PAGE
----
The Telegraph
Since 1st March, 1999
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Forsaken, patient goes berserk

Behrampore, March 27: A mental patient, dumped by his family in a general hospital, chased nurses and beat up other patients and policemen last night until being hit on the head by an iron chair that left him unconscious.

Forty-two-year-old Hanif Sheikh's brother had admitted him to the rural hospital at Lalgola saying he was having severe cramps in the stomach.

However, the suspected schizophrenia patient turned violent around 11 pm when a nurse, Bhabani Roy, tried to inject a medicine for the non-existent cramps.

Hanif jumped out of bed and ran after Roy, who somehow reached a police camp on the hospital premises.

'One of the two home-guards who went to restrain Hanif fled when he turned towards them. The other, Buddhadeb Mondal, slipped and fell. Hanif sat on him and beat him up,' a police officer said.

Then he snatched a slim iron rod ' used for setting up mosquito nets ' and started threatening the 15 male patients in the ward.

The guard who had fled informed the Lalgola police station, a kilometre away, and a team of seven personnel arrived around midnight. Hanif hit a constable with the rod.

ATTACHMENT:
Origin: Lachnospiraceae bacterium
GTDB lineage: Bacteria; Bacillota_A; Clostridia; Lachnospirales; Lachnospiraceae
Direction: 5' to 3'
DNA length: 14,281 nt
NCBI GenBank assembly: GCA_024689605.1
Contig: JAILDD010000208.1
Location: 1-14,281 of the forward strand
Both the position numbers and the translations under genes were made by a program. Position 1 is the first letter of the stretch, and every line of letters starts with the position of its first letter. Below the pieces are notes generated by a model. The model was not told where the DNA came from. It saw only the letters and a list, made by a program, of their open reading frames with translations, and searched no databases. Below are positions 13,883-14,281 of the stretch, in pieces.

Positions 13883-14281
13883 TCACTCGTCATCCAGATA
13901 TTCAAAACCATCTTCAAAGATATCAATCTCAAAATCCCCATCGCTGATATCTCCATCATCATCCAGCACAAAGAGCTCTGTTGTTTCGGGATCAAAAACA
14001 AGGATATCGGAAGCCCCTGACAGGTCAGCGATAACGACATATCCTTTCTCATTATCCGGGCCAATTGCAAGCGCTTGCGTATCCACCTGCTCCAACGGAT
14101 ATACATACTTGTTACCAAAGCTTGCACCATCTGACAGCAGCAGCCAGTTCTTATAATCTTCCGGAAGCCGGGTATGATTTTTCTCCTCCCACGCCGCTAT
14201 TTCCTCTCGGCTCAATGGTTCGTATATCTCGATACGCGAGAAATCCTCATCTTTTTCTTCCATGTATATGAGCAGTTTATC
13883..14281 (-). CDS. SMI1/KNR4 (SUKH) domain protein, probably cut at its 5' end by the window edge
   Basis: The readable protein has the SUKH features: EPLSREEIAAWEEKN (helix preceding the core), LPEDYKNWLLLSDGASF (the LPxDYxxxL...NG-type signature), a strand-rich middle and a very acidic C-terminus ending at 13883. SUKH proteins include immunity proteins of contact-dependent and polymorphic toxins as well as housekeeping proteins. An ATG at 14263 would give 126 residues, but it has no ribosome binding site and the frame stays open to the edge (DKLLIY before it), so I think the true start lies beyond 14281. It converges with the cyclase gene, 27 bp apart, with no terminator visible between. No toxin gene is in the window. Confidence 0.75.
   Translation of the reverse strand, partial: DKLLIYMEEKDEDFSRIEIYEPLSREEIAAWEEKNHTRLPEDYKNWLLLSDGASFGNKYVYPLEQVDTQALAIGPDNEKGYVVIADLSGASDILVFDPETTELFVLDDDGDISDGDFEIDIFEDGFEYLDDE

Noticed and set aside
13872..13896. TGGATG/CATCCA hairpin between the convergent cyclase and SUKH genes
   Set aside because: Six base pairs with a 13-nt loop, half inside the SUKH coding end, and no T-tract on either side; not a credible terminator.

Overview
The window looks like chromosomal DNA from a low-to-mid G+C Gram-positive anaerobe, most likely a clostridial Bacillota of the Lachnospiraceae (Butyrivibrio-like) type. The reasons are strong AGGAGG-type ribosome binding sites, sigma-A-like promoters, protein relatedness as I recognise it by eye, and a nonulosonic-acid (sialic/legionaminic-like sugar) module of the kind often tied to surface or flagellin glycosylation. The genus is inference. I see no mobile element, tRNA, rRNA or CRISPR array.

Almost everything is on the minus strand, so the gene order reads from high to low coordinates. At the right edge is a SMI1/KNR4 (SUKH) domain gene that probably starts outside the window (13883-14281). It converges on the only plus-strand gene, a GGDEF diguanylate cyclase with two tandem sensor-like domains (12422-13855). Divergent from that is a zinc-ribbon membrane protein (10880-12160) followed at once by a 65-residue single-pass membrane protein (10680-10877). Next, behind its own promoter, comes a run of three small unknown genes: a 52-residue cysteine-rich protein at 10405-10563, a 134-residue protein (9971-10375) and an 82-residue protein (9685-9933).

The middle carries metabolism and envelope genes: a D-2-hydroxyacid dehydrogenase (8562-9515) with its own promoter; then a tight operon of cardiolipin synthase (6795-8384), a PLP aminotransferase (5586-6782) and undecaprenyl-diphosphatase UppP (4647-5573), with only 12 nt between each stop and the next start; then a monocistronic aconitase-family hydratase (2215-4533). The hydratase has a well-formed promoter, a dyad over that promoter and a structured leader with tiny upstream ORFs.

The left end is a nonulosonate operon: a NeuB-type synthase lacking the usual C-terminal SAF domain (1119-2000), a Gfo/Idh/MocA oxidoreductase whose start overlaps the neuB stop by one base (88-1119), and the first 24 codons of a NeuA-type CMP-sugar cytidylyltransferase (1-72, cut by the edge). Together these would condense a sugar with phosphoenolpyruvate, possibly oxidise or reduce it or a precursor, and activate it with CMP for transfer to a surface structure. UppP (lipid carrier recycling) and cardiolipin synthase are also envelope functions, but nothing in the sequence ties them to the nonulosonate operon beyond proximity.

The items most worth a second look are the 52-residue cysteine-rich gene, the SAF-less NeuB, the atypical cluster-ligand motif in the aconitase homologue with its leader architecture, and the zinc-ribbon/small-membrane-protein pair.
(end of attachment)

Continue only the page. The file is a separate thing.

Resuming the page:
When Halim, his elder brother who had admitted him there, tried to pacify him, he was hit and left with a gash in the leg.

By this time, there was complete chaos in the hospital. 'As Hanif ran around the beds, some of the male patients joined the police in the chase. One of them took a small iron chair and hit him on the head. Hanif collapsed on the floor,' a police officer said.

Relatives of patients demonstrated in front of the hospital ' about 250 km from Calcutta ' today, asking why a mental patient was lodged with others. An injured Hanif was shifted to Behrampore General Hospital.

District health officials said Halim, a resident of neighbouring Rajanagar village, had suppressed from the hos-pital that his brother sometimes turned violent.

Hanif's plight is a stark reminder of the lack of awareness about how to handle mental patients even within their own family.

'They (Hanif's family members) had simply dumped him at the hospital because they could not bear him anymore at home,' said Sunil Kumar Bhowmick, Murshidabad's deputy chief medical officer of health.

After Hanif was laid low by the hit on the head, angry patients and policemen hurled blows at him.

The doctor on duty, Hansaraj Chatterjee, rescued him and put him on a bed. However, his hands and feet were tied with bandages to the bed.

Halim, a farmer, said: 'My brother had become violent at home. We admitted him to the hospital suppressing his actual condition to get rid of him.'

The family had never consulted a doctor regarding Hanif's condition. He was simply 'the mad man'.

Such patients, however, can be treated at most state-run healthcare facilities.

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